These are just a few examples of the types of building maintenance workers. Depending on the specific needs of a property, there may be other specialised roles or additional maintenance workers involved.

Industries That Practice Building Maintenance

Various types of facilities rely on good building maintenance to ensure their optimal functioning, longevity, and the satisfaction of occupants. Here are some examples:

Residential Buildings

Residential buildings, including apartment complexes, condominiums, and houses, require regular building maintenance to provide safe and comfortable living conditions for residents. Maintenance tasks such as plumbing repairs, electrical inspections, and HVAC maintenance are essential for the well-being of residents.

Commercial Buildings

Commercial buildings encompass a wide range of facilities, including offices, retail stores, hotels, restaurants, and entertainment venues. These facilities rely on building maintenance to create a pleasant environment for employees, customers, and visitors. Proper maintenance of systems like elevators, fire safety equipment, security systems, and HVAC systems is crucial for smooth operations.

Educational Institutions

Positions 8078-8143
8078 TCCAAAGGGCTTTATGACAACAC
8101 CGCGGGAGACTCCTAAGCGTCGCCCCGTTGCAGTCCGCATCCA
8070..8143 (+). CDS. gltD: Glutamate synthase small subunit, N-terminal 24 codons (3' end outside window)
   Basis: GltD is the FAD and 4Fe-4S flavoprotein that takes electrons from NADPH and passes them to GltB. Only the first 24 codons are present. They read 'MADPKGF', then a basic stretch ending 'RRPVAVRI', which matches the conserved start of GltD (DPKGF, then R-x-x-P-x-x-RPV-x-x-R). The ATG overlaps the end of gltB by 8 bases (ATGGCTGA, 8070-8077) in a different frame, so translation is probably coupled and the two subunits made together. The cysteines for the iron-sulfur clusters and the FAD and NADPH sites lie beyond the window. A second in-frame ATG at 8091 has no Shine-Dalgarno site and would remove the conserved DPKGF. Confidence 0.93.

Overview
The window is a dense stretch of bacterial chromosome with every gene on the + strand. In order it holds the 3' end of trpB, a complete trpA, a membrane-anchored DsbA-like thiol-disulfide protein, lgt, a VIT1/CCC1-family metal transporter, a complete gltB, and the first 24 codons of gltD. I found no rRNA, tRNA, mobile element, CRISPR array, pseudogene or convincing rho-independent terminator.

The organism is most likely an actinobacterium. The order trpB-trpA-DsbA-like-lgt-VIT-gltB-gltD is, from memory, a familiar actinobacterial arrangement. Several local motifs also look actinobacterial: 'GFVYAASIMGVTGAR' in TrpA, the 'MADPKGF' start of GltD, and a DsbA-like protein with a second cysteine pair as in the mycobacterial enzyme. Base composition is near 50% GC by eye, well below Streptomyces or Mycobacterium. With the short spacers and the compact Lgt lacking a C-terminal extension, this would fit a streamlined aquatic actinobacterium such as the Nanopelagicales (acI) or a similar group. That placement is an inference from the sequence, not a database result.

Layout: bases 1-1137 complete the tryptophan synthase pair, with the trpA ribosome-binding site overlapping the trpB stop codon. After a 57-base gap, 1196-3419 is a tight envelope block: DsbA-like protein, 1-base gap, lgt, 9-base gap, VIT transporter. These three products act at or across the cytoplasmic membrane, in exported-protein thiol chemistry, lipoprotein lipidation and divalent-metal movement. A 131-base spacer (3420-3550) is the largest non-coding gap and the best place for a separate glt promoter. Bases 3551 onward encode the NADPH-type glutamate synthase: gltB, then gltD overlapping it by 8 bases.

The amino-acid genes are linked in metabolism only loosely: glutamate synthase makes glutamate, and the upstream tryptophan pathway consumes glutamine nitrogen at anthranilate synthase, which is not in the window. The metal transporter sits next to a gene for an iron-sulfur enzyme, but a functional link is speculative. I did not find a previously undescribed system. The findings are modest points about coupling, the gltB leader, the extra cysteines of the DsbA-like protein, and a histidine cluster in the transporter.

Schools, colleges, and universities need good building maintenance to ensure a safe and conducive learning environment for students and staff. Regular maintenance of classrooms, laboratories, libraries, sports facilities, and other areas is necessary to promote a positive educational experience.

Healthcare Facilities

Hospitals, clinics, nursing homes, and other healthcare facilities require stringent building maintenance to ensure the well-being of patients, staff, and visitors. Maintenance of critical systems like HVAC, medical equipment, plumbing, and infection control measures is essential to provide a safe and sterile environment.

Industrial Facilities

Industrial facilities such as factories, warehouses, manufacturing plants, and distribution centres rely on building maintenance to ensure efficient operations and worker safety. Maintenance of equipment, machinery, electrical systems, and ventilation systems is critical to prevent breakdowns and accidents.

Public Buildings

Public buildings, including government offices, libraries, museums, cultural centres, and community centres, need regular maintenance to serve the public effectively. Building maintenance tasks such as general repairs, cleanliness, accessibility, and functional amenities contribute to a positive user experience.

Hospitality and Tourism Facilities